4. Using Your Cane On The Correct Side – Your walking cane should always be used on your “good side”, opposite side  the side with the injury. Take a step with your “bad” leg and bring the cane forward at the same time. Take average size steps and don’t let the cane get too far ahead of you. If you are using the cane for general balance and not for an injury, hold the cane in your dominant hand. See this article for more tips on walking with a cane. 
    5. Use It Or Lose It – Don’t think of your cane as a bad thing. A cane that you like that fits you well will allow you to keep doing everything you want to do. Mobility is so important for your physical and mental health. A cane that sits in the closet doesn’t do you any good

    Check out Ease Living's cane selection here. And don’t hesitate to contact us with any questions you have about walking canes. We would love to assist you in discovering a walking cane that improves your mobility and adds some style.

    Guests that Use a Cane or a Walker? 5 Ways to Prepare Your Home

    5 ways to prepare your home for guests that use a cane or walker

    You’ve bought the food and cleaned the house. What else can you do to make the stay easier for your guests that use a cane or a walker? 5 ideas from an occupational therapist.

    1. Deal with Area Rugs - Falls are a big concern and rugs are a big tripping hazard. Remove all throw and area rugs in areas where the person using the mobility aid will be walking. If that isn’t possible, secure all corners and edges with rug tape or anti slip mats.
    2. Remove Trip Hazards - Those cords that you are used to walking over could really cause problems for someone with limited mobility. Tuck away or tape down cords that could get in the way. Remove clutter like toys and shoes from high traffic areas. The clearer the path, the better.
    3. Make Things Brighter - You can likely easily navigate your home in the dark, but for guests, it isn’t so easy. Install higher watt light bulbs where you can and add extra lighting in shadowy areas.
    4. Make Your Bathroom Safer - Most falls that happen in the home occur in the bathroom.

    Shower/Tub: Remove any throw rugs and make sure to have an anti slip bath or shower mat for exiting the shower. A rubber mat or non stick bath treads are essential in the tub or shower. A shower chair is an inexpensive way to make it easier for someone to take a shower. They are available at medical supply stores and some mass market retailers.  

    Toilet: Do you have an older house with low toilets? These can be hard to get up from for someone with limited mobility. An elevated toilet seat or grab bars can increase safety and independence.

    5. Make It Easy to Get In the House -  A ramp will make it easier to get in and out of the house for someone that has trouble navigating stairs. Portable ramps that can easily be stored aware when not in use are available. It is also possible to rent a ramp in most areas. Search “ramp rental” to find a resource in your area.

    Have a great time hosting your guests and make it less stressful for everyone. To a Safe & Happy Gathering!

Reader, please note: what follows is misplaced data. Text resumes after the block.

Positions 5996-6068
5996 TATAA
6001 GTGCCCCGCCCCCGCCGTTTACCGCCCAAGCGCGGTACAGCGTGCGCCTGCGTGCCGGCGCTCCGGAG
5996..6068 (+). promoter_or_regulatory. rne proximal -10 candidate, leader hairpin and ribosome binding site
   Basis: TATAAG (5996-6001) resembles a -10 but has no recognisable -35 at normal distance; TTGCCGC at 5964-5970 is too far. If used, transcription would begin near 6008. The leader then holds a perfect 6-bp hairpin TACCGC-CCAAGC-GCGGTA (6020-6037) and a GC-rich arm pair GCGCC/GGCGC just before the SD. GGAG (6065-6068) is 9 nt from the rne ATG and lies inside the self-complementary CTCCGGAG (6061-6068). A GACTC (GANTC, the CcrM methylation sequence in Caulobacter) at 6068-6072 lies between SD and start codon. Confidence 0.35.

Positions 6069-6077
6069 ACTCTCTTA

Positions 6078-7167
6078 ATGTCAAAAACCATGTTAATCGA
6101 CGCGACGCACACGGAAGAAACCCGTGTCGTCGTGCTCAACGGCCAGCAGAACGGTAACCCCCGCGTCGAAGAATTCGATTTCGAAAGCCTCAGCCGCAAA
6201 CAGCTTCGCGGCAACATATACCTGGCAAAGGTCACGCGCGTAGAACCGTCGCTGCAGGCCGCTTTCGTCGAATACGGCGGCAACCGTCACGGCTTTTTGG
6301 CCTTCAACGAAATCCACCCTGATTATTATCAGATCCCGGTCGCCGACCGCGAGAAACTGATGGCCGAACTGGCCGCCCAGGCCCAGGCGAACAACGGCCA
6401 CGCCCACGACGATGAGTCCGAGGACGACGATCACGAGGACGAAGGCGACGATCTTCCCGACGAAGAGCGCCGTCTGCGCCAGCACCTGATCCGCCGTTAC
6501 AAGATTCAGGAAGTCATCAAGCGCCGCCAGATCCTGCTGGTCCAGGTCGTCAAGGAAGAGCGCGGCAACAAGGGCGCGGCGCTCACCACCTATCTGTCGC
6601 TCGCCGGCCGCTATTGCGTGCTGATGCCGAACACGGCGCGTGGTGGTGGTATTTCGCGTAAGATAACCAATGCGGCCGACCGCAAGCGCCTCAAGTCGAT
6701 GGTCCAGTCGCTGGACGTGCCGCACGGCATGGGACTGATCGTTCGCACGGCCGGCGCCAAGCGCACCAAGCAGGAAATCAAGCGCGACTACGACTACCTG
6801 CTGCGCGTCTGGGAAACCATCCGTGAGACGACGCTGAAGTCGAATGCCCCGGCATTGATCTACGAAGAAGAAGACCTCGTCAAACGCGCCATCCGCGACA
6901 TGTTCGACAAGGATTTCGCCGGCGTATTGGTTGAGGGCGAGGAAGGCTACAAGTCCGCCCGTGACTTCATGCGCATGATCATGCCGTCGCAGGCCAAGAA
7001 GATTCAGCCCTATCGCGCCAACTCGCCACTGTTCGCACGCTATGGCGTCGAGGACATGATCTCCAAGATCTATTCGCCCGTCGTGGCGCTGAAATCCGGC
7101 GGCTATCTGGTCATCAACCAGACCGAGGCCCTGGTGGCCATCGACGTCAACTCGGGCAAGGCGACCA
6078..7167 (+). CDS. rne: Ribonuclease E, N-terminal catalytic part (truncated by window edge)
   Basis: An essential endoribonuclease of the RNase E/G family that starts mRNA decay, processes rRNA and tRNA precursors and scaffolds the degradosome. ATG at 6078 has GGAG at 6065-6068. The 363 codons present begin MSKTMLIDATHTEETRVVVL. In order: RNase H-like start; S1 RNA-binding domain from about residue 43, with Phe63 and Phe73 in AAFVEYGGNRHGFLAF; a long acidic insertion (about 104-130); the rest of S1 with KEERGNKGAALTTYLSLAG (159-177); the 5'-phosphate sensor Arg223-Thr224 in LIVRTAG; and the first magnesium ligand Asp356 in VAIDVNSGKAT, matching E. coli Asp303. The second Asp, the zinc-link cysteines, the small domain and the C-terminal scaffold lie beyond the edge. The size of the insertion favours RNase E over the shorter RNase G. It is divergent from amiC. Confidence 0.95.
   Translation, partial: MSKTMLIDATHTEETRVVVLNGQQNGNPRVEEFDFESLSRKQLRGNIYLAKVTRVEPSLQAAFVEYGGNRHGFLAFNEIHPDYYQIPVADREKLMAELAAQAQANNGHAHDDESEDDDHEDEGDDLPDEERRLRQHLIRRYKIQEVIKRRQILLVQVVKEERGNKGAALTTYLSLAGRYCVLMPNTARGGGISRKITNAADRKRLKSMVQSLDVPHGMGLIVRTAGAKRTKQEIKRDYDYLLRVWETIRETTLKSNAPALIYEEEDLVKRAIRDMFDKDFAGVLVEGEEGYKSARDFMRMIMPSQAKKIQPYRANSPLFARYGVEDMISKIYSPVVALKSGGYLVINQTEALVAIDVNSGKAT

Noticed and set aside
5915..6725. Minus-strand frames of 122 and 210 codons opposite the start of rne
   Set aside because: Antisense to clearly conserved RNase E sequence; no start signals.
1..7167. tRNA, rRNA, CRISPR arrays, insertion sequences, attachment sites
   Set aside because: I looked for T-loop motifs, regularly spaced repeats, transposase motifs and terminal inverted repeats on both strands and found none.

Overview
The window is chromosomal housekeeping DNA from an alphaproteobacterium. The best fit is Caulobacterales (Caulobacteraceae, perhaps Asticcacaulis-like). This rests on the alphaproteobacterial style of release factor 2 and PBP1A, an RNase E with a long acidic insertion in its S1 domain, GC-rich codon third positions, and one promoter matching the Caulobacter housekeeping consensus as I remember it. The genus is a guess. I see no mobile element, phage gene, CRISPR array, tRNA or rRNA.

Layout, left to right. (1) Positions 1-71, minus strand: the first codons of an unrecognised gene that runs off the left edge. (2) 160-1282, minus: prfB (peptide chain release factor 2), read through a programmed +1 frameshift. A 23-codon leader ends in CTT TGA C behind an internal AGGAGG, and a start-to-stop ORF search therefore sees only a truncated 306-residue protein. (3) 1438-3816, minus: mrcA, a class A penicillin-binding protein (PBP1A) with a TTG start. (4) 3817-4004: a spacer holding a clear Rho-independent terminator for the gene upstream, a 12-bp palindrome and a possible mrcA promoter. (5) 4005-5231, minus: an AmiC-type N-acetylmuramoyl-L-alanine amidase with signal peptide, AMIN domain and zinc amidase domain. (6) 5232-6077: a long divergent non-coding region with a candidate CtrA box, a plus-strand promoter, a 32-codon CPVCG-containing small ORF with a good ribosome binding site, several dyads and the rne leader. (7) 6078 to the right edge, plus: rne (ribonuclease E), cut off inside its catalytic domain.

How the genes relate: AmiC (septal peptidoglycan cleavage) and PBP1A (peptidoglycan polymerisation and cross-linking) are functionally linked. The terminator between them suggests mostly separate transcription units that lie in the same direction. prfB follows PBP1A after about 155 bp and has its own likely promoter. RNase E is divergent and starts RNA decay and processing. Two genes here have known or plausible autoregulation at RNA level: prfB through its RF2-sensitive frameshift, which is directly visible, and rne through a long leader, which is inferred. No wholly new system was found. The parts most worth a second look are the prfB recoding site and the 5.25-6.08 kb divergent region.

Does Medicare Cover Walkers & Canes?

    does medicare cover walkers and canes

    You’ve been feeling a little weak or unsteady lately and have decided to do something about it before it becomes a problem. Or maybe your doctor, therapist or child took a look at you and said, “Guess what? We are getting you a walker or cane.” Before you guffaw and so “NO WAY!”, take a step back and give it some thought. If a walker or cane keeps you independent and safe, it is probably a good idea. If you’ve had surgery or an injury, you might not have a choice.

    Will your cane or walker be covered by Medicare or insurance? It depends. And it is complicated.

    What does Medicare cover and how to make the claim?

    Medicare Plan B and Medicare Advantage Plans cover renting and purchase of walking aids like canes and walkers. But there are certain conditions to satisfy to receive coverage for the device.

    First, you must produce a prescription for the walking aid from a doctor who participates in Medicare. The prescription should confirm that your mobility impairment prevents you from doing daily activities as you should. In other words, it should suggest that the equipment is medically necessary to help you move independently. It should also state that you will be able to  use the equipment safely, without any danger of accident or injury.

    Once you have this prescription, you can buy your walker or cane from a medical equipment company that participates in Medicare. Not all medical supplies stores do participate in Medicare so make sure you call first. The DME (Durable Medical Equipment) company will direct you to walkers and canes that are approved by Medicare, and you can choose from these options. You will have to provide your insurance details to the supplier and fill out some forms to complete the purchase.

    Coverage under Medicare Plan B is 80% of the Medicare-approved cost or rent of an approved device. However, the actual amount you have to pay will depend on the type of Medicare coverage you have. Under Medicare Plan B, you will have to make the 20% co-pay from your pocket. If you have a Medicare Advantage Health Plan or Medigap insurance, it might cover the co-payment amount as well.

    Many people choose to buy a cane or a walker without a prescription as they decide they don’t want the hassle or dealing with Medicare or don’t like the Medicare options that are available. There are so many choices available when looking outside of what is covered by Medicare. You can find something that fits your style and your needs, which might make it more likely to be used instead of sitting in the closet.

    Ease Living offers a curated selection of canes, walkers and accessories here. Products chosen by an occupational therapist for their utility and for their style.